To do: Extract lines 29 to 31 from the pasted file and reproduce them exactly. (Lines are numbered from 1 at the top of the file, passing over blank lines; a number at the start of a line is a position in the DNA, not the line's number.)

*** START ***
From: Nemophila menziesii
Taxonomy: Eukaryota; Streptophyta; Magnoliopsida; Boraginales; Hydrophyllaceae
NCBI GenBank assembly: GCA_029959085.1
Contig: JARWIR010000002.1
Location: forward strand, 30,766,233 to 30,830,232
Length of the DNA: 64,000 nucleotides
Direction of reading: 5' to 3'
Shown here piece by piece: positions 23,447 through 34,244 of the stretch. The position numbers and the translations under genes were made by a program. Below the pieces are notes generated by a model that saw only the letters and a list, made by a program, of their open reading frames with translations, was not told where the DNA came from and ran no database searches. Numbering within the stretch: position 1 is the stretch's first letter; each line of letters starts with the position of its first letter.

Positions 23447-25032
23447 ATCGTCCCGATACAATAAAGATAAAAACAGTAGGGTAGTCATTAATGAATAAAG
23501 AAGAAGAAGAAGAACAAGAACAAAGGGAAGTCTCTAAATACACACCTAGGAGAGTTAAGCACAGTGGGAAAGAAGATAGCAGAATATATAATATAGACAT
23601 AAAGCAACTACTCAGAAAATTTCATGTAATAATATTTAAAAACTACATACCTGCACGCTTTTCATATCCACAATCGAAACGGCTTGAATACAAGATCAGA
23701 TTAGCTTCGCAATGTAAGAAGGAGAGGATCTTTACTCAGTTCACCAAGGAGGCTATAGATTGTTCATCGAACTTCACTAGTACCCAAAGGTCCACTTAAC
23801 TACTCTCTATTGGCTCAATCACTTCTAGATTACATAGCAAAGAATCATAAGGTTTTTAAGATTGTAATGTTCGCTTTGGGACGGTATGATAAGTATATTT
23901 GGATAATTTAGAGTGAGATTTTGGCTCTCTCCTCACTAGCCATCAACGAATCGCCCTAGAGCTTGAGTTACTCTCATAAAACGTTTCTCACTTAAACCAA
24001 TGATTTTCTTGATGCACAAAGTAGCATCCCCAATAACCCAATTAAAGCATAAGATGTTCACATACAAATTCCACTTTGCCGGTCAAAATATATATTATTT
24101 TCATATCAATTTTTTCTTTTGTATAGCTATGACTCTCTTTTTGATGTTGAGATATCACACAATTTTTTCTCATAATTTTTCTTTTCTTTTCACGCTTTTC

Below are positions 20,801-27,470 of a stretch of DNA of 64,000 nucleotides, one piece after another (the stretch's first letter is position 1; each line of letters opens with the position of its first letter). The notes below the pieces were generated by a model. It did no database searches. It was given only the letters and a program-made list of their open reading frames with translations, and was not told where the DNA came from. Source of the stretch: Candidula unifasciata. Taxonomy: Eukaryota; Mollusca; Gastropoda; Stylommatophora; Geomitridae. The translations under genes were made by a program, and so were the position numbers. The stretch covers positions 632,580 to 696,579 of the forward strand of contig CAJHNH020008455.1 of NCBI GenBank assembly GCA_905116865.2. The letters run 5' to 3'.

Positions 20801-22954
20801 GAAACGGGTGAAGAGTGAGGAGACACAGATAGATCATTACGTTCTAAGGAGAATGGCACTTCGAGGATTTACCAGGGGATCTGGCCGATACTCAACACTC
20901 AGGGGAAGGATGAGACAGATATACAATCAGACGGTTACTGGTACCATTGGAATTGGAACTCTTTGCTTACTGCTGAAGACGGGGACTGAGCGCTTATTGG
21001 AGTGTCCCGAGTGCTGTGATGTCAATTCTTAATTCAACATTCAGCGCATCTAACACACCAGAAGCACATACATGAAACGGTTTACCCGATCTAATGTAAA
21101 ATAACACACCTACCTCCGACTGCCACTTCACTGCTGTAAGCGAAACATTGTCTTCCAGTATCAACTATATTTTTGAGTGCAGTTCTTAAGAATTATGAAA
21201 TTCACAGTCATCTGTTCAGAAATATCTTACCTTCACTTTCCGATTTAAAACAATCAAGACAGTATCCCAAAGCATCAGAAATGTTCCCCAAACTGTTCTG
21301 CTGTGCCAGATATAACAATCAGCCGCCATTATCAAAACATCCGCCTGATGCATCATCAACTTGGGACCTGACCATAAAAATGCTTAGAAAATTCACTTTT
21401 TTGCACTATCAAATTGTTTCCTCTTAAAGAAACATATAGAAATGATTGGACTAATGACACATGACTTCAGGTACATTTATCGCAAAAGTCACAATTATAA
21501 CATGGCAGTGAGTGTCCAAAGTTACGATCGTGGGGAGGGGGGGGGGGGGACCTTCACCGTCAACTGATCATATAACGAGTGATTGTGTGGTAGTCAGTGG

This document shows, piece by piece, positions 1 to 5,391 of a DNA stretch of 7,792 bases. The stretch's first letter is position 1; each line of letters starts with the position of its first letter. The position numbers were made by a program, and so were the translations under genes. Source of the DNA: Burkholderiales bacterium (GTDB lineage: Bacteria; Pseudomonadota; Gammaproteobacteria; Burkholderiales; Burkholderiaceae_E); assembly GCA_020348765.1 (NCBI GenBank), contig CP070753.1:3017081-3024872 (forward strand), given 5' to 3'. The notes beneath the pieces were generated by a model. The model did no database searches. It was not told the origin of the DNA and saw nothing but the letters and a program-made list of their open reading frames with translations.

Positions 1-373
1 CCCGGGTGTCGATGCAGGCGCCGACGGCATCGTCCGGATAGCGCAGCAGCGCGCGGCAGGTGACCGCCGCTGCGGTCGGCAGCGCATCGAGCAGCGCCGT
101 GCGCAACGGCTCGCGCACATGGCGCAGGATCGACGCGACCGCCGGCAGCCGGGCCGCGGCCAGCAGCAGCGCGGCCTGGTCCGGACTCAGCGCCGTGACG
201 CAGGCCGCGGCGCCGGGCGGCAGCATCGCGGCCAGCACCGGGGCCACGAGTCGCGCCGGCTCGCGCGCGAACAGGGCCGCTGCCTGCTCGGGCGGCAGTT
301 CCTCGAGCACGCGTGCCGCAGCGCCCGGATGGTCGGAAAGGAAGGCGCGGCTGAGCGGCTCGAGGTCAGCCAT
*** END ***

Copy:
Positions 1-373
1 CCCGGGTGTCGATGCAGGCGCCGACGGCATCGTCCGGATAGCGCAGCAGCGCGCGGCAGGTGACCGCCGCTGCGGTCGGCAGCGCATCGAGCAGCGCCGT
101 GCGCAACGGCTCGCGCACATGGCGCAGGATCGACGCGACCGCCGGCAGCCGGGCCGCGGCCAGCAGCAGCGCGGCCTGGTCCGGACTCAGCGCCGTGACG